employees with special skills in the areas of risk management, treasury, product development, customer relationship management and IT services.

The technology can improve speed and quality of performance, but at the same time it can also unleash the risk factor. It is rightly said: “We are trying to apply third generation ideas on second generation organizations which are unfortunately run by first generation managers”.

Anil K. Khandelwal (2005)11 in the study entitled "Criticality of HR reforms for Public sector banks in the new era", observed "Though the system of employee appraisal has been vogue in banks, it has not helped in developing an organization-wide performance culture in Public Sector Banks. The system often fails to differentiate performers from non- performers, average performers from high performers. Reforming the performance appraisal system by making it more objective and linked to corporate business objectives is the need of the hour. Key performance indicators need to be scientifically assessed and objectively linked with organizational goals so that the performance of the employees can be assessed on critical parameters".

Mangaleswaran T and Srinivasan P T (2007)12 designed an empirical study “Human resource management practices in Sri Lankan and Indian public sector banks: an empirical comparison” to explore and compare Human Resource Management practices in Sri Lankan and Indian Public Sector Banks. Human Resource Management (HRM) is a developed concept. It has tremendous relevance to service sector like Banks. Human input is the single largest input to the banking industry. The level of efficiency/productivity of this input gets reflected in the quality of service offered by the banks to its customers, as also in its ultimate growth,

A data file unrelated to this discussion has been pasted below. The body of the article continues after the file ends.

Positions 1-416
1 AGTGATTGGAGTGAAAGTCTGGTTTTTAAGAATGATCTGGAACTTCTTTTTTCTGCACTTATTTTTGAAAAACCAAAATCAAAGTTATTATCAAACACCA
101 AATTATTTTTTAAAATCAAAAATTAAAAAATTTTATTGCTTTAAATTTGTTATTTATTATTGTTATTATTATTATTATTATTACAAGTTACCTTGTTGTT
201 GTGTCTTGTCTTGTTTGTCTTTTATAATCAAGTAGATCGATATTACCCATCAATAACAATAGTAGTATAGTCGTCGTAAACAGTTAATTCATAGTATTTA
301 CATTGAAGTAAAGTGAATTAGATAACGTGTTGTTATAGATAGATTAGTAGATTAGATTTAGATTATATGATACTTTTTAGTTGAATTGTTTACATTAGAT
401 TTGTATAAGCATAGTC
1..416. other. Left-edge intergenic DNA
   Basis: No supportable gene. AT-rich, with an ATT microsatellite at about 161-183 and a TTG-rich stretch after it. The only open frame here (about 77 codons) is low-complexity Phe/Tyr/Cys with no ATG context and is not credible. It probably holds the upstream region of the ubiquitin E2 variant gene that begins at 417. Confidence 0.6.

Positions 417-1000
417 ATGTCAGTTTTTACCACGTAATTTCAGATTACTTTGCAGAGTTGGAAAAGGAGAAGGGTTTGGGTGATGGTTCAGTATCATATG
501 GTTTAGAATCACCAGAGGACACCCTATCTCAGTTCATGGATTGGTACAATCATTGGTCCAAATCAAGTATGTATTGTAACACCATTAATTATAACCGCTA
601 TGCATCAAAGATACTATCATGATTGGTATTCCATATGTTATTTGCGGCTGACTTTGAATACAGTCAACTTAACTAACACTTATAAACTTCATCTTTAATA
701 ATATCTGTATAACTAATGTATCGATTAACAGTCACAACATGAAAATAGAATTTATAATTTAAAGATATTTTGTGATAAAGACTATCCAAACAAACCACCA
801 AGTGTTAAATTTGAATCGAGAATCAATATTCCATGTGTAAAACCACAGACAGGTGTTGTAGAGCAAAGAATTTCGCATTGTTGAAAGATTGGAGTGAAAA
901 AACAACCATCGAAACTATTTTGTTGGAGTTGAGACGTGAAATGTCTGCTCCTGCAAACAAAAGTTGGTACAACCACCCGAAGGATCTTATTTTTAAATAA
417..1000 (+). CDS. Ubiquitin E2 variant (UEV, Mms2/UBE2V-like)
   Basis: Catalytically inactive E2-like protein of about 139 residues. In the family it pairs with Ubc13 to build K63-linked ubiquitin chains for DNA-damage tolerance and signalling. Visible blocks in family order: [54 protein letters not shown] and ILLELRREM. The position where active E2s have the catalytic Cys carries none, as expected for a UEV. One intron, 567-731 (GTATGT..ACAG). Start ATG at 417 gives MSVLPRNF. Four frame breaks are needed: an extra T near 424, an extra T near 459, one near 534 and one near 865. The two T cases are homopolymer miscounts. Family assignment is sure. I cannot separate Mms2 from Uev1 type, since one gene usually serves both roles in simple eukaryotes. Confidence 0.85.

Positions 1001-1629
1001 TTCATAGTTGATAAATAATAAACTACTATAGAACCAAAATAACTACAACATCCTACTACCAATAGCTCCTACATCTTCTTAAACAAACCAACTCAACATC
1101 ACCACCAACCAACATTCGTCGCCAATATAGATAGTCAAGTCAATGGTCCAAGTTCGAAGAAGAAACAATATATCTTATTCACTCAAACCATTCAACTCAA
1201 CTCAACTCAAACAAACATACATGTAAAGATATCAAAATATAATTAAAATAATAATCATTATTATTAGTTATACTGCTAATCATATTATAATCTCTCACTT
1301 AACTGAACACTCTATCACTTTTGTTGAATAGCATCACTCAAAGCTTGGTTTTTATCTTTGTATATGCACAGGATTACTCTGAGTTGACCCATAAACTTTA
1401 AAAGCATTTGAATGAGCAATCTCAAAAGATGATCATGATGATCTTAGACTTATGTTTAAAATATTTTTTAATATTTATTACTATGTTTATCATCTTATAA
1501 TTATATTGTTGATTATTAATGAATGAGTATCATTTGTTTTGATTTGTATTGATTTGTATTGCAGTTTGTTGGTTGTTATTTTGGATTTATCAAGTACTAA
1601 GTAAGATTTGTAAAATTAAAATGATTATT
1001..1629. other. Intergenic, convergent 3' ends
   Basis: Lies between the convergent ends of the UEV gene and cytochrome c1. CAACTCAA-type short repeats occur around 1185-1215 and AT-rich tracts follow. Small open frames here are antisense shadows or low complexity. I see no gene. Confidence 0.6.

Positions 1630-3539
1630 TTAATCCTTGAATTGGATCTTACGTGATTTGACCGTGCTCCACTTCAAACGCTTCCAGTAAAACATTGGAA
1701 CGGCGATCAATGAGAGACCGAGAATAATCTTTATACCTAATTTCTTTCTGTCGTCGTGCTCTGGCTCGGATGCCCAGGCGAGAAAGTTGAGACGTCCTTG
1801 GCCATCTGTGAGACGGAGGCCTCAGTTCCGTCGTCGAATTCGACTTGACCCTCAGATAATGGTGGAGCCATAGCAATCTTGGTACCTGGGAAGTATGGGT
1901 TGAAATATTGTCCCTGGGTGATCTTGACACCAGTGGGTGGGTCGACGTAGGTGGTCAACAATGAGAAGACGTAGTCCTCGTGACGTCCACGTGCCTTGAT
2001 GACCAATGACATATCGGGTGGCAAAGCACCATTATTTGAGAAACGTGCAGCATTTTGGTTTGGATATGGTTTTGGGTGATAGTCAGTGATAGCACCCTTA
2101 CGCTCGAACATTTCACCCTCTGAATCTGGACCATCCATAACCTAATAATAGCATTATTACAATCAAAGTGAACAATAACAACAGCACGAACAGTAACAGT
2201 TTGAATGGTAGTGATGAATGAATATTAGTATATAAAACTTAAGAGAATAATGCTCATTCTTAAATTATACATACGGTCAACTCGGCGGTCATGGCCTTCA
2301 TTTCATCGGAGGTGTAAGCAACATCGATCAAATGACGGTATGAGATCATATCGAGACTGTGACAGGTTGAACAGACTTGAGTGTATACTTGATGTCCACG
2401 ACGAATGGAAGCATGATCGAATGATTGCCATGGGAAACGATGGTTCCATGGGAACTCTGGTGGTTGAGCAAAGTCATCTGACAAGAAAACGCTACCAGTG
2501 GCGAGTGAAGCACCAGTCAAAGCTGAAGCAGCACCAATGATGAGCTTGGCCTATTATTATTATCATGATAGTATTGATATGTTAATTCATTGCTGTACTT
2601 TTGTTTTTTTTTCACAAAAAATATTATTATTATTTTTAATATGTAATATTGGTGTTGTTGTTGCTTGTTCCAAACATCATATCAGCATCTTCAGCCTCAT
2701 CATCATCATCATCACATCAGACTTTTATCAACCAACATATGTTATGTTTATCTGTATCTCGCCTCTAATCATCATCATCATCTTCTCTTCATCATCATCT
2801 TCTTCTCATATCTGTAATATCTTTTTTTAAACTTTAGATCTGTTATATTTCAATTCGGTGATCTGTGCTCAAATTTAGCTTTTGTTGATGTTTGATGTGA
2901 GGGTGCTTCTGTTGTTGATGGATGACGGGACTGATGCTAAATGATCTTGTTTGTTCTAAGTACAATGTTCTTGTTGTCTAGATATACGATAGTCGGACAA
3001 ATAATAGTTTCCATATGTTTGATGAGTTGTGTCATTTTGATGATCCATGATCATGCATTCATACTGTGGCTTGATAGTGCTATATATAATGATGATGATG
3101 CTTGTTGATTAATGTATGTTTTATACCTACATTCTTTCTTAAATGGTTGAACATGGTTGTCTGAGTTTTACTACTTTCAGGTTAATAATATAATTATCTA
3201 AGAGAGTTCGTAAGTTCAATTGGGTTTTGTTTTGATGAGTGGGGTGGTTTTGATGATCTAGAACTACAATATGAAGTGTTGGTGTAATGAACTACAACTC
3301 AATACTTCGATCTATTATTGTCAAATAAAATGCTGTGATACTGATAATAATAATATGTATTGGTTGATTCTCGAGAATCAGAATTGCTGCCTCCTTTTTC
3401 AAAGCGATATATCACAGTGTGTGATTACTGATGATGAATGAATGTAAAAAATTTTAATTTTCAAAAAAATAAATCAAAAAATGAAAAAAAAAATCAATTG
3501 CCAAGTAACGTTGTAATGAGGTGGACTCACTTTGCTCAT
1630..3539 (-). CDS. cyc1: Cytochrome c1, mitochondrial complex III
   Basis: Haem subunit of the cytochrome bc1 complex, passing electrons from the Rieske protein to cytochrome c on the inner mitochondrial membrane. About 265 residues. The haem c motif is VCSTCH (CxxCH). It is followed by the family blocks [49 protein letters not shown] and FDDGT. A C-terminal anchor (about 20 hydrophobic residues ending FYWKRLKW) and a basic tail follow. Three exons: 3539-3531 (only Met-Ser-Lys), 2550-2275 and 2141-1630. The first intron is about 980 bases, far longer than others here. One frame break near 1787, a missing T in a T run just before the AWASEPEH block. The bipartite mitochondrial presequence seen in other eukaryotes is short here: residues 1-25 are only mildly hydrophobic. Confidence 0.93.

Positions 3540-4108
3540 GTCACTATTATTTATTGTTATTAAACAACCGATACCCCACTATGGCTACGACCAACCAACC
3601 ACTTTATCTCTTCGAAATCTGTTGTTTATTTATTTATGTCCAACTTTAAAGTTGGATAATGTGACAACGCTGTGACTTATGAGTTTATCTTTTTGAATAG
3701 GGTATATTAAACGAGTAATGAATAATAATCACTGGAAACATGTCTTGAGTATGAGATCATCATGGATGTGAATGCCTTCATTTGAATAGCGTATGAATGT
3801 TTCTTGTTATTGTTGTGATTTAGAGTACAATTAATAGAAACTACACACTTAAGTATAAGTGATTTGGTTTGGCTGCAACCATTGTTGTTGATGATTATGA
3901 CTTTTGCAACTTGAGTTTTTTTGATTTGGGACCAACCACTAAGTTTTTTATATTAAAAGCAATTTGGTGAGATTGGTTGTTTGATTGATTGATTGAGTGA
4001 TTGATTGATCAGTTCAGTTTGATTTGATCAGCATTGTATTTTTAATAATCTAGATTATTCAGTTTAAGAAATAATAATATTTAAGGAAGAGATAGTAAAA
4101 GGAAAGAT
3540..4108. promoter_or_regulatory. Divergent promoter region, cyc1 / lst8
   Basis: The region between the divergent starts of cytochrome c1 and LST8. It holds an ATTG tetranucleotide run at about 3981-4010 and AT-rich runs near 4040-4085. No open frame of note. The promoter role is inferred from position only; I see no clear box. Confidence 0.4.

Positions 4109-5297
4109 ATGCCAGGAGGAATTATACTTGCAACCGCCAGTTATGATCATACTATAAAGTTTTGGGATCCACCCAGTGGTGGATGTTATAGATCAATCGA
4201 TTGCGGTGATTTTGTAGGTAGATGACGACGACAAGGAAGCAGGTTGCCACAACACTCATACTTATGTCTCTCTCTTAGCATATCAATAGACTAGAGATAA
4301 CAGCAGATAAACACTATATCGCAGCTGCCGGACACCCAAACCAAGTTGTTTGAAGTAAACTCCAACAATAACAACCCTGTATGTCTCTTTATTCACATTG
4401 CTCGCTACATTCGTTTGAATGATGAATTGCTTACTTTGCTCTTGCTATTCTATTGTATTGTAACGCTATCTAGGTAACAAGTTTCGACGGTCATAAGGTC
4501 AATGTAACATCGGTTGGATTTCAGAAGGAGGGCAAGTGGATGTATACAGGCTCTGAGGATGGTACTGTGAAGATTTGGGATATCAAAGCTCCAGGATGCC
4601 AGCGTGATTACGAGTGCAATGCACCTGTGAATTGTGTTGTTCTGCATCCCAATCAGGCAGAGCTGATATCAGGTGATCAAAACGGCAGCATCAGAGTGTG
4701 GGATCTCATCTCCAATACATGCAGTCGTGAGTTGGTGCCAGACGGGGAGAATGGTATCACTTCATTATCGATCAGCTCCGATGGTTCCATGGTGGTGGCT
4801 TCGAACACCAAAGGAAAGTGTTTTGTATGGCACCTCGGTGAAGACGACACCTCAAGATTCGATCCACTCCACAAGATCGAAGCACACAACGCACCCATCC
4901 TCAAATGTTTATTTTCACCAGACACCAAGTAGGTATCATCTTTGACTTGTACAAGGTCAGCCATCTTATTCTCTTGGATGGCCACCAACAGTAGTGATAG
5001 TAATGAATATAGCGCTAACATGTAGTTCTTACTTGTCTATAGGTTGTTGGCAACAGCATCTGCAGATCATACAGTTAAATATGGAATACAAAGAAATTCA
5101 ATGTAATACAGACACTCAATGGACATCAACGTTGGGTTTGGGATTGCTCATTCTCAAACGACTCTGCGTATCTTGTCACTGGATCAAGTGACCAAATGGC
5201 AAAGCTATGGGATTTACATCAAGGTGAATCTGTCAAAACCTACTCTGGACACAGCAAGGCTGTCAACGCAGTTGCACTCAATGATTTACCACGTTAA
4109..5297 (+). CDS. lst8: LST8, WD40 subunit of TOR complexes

been studied extensively among Manufacturing, Service and Small Medium Enterprises. However, only a few studies have addressed the banking industry. Even these researchers have not compared Human Resource Management Practices in Sri Lankan Public Sector banks (SLPSBs) and Indian Public Sector Banks (IPSBs). The investigation is based on a survey of 730 employees. It consisted of 281 responses from SLPSBs and 449 responses from IPSBs. To measure the HRM Practices, a structured questionnaire was used to collect data. The key area of analysis includes staffing, training, compensation, performance appraisal, and employee relations. Data were analyzed employing descriptive statistics and t‐test with the help of SPSS. The study results reveal that Public Sector Banks in both countries practice HRM but the extent of practices vary from one another.

Further, the results show a number of similarities and differences in HRM systems of Sri Lankan and Indian public sectors Banks. Against the established idea, the results of this study reveal that the gap between Sri Lankan and Indian public sector banks’ HRM practices is very significant.